Climate and land‐use change drive habitat loss in a mountain bird species. Fumy, F., & Fartmann, T. 2021. IBIS. DOI: 10.1111/ibi.12954. VIEW

The future of the Alpine Ring Ouzel (Turdus torquatus alpestris) is not looking bright. Take, for example,  the German population. This country houses between 2600 and 5000 breeding pairs but the numbers are decreasing rapidly (Gedeon et al. 2014). Indeed, a study in the German Black Forest documented a significant decline in habitat occupancy between 1987 and 2017. Although this species colonized a few new locations, it disappeared from more than half of its historical distribution. By correlating local environmental and climatic conditions with the presence or absence of the Ring Ouzel, researchers tried to pinpoint the drivers of this decline. If we know what causes the disappearance of these birds, we might be able to save them.

Moist soils
The analyses revealed that Alpine Ring Ouzels prefer mountain peaks and ridges. These high altitude environments are covered by snow for long periods of time. When the snow melts, the moisture content of the soil increases which helps the birds in foraging on earthworms and other invertebrates (Barras et al. 2019). It is easier to penetrate a moist soil with your beak compared to a dry one. Due to climate change, however, the snow is melting earlier in spring and reduced rainfall is leading to drier – and less penetrable – soils. As a result, Ring Ouzels have difficulties finding sufficient food during the breeding season.

Figure 1. Alpine Ring Ouzels prefer locations that are covered with snow for longer periods (graph a). They also rely on pastures with short vegetation to forage. As these pastures are abandoned, the number of Alpine Ring Ouzels decreases (graph b).

Human activity
Another factor affecting the foraging activities of the Alpine Ring Ouzels concerns land use changes. These birds mainly feed on open grasslands with short vegetation. However, these habitats are disappearing as farmers abandon traditional grazing practices (MacDonald et al. 2000). Without cows, the open grasslands turn into patches of high vegetation which are avoided by the Ring Ouzels. And while local farmers withdraw from certain areas, tourists increasingly visit other locations. The researchers observed a negative effect of tourist activity on the distribution of the Ring Ouzels. Human disturbance is thus another aspect to take into account (Monz et al. 2013).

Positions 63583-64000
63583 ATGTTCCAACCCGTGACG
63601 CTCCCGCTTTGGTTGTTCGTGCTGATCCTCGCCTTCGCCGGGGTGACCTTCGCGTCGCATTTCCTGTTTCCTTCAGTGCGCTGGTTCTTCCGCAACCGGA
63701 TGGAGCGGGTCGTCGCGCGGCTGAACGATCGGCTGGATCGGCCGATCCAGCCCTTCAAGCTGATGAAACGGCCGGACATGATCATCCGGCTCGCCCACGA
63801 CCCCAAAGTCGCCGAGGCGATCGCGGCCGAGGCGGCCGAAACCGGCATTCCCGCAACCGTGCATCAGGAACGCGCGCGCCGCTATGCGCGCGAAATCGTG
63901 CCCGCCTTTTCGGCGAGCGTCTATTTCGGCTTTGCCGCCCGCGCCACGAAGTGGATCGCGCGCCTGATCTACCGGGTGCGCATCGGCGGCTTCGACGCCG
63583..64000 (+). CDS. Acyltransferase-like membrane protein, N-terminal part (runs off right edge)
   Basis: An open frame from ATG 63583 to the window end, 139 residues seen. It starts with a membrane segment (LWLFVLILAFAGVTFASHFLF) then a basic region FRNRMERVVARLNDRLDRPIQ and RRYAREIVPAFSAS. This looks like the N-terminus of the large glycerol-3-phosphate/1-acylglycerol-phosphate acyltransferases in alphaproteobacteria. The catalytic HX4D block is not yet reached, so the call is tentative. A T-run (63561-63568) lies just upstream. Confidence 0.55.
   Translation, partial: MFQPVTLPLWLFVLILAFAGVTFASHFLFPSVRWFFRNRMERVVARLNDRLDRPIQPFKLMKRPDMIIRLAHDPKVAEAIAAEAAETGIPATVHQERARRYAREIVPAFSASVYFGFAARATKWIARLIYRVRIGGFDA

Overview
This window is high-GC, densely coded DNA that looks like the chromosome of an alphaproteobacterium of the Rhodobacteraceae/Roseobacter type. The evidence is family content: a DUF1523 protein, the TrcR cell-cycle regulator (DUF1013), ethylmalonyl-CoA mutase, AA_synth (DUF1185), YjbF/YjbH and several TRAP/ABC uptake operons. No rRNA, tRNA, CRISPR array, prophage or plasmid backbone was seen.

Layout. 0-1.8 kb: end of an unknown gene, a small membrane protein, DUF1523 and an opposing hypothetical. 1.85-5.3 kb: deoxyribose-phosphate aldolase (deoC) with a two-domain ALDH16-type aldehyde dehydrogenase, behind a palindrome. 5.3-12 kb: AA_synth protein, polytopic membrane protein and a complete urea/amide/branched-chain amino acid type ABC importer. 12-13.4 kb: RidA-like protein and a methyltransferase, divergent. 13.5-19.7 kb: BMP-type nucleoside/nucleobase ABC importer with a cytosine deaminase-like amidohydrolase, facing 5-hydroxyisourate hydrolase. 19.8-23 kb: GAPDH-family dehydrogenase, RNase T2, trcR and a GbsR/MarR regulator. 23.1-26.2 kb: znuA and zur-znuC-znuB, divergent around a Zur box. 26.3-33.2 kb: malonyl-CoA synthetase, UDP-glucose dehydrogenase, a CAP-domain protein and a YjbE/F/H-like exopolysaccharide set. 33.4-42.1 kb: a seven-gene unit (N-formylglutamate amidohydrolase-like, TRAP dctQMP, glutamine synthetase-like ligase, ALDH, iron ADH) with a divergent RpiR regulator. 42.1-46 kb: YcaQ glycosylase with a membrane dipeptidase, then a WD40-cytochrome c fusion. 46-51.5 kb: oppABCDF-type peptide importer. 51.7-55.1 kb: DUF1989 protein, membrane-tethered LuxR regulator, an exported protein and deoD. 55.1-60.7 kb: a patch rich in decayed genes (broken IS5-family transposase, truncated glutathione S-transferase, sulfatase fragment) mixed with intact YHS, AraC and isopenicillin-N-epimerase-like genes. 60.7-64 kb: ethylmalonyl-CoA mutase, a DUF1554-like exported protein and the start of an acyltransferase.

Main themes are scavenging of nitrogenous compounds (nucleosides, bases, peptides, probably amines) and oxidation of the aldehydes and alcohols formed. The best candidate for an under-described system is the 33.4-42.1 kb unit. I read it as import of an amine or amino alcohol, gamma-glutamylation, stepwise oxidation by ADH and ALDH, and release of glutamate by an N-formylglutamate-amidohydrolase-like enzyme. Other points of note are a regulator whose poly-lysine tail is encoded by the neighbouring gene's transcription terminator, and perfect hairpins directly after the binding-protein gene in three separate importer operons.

Taken together, the decline of the Alpine Ring Ouzel seems to be driven by earlier melting of snow cover, degradation of foraging habitat through abandonment of traditional grazing practices and human disturbance by tourists. Based on these insights, the researchers propose to create ‘small-scale mosaics of sparse conifer forests and regularly grazed pastures’ (Ciach & Mrowiec 2013). In addition, suitable habitats should be protected from ‘excessive visitor numbers’. Hopefully, these measures will be sufficient to avoid local extinction of the Alpine Ring Ouzel.


Barras, A.G., Marti, S., Ettlin, S., Vignali, S., Resano-Mayor, J., Braunisch, V. & Arlettaz, R. (2020). The importance of seasonal environmental factors in the foraging habitat selection of Alpine Ring Ouzels Turdus torquatus alpestris. Ibis 4: 2610. VIEW

Ciach, M. & Mrowiec, W. (2013). Habitat selection of the Ring Ouzel Turdus torquatus in the Western Carpathians: the role of the landscape mosaic. Bird Study 60: 22– 34. VIEW

Gedeon, K., Grüneberg, C., Mitschke, A., Sudfeldt, C., Eikhorst, W., Fischer, S., Flade, M., Frick, S., Geiersberger, I., Koop, B., Kramer, M., Krüger, T., Roth, N., Ryslavy, T., Stübing, S., Sudmann, S.R., Steffens, R., Vökler, F. & Witt, K. (2014). Atlas Deutscher Brutvogelarten: Atlas of German Breeding Birds. Münster: Stiftung Vogelmonitoring Deutschland und Dachverband Deutscher Avifaun. VIEW

MacDonald, D., Crabtree, J.R., Wiesinger, G., Dax, T., Stamou, N., Fleury, P., Gutierrez Lazpita, J. & Gibon, A. (2000). Agricultural abandonment in mountain areas of Europe: Environmental consequences and policy response. Journal of Environmental Management 59: 47– 69. VIEW

Monz, C.A., Pickering, C.M. & Hadwen, W.L. (2013). Recent advances in recreation ecology and the implications of different relationships between recreation use and ecological impacts. Frontiers in Ecology and the Environment 11: 441– 446. VIEW

Image credits

Top right: Ring Ouzel (Turdus torquatus) | Frank Vassen | CC BY-SA 2.0 Wikimedia Commons

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